With TypeScript, it is easier to debug and find out what is going on with your application. If you make good use of types, you will probably know whether something is wrong before even running your app!

Speaking of types, since TS 2.0 we have the @types package , all made and standardized by DefinitelyTyped. Most of the time, you will have no problem regarding types from third-party JS modules! Look at how easy it is:

npm install @types/angular — save-dev
npm install @types/mocha — save-dev

And that’s it! Just import the desired types package as you would normally do with any other NPM package, and TS will be in charge of making the types available to your application.

If you used TS a while ago, you’ve probably been aware of how chaotic the Typings module used to be, with no standards at all. Using its own CLI application was necessary to install any type package:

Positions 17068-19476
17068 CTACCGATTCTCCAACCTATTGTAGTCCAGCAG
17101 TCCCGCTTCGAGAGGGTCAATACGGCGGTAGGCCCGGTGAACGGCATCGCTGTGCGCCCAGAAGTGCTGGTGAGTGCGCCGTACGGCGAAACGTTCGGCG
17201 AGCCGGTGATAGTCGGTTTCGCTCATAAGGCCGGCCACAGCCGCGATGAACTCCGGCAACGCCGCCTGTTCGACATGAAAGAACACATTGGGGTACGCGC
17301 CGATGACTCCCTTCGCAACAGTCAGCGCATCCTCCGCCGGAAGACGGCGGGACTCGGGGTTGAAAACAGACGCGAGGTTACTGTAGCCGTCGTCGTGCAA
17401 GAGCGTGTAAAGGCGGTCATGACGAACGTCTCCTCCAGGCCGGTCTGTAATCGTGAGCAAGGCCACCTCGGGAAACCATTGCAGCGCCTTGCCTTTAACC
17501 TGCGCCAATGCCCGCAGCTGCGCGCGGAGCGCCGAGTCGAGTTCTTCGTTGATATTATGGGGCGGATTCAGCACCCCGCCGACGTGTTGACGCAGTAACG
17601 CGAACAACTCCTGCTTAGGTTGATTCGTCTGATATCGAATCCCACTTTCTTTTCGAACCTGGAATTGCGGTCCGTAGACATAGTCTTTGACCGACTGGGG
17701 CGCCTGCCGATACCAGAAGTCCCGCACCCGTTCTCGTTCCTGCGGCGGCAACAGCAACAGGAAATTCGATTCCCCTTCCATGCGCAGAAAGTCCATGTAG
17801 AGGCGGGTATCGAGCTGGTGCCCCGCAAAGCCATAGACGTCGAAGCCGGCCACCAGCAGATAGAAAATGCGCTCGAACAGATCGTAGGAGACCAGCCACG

npm install typings — global
typings install dt~mocha — global — save
typings install npm~bluebird — global — save

The Bad

As expected, not everything went great down the road.

The first major problem of TS isn’t even its own problem: most JS modules and frameworks have no documentation regarding TypeScript usage, even though it will probably work perfectly after installing the right @types package. Sure, sometimes the API documentation is enough, but very often you will need more info about types, decorators, and interfaces of the module.

Another problem that may occur, as you may have noticed above, is that sometimes the @types package of a framework will not work as expected. In TS, when this happens, you have the option of casting variables into the any type, which is pretty much the wildcard of TS. But that’s far from a good workaround, since the whole reason to use TS is to use the right types, so that you can predict exactly what a method should receive and return. However, the any type states that, well, anything can fit into a variable: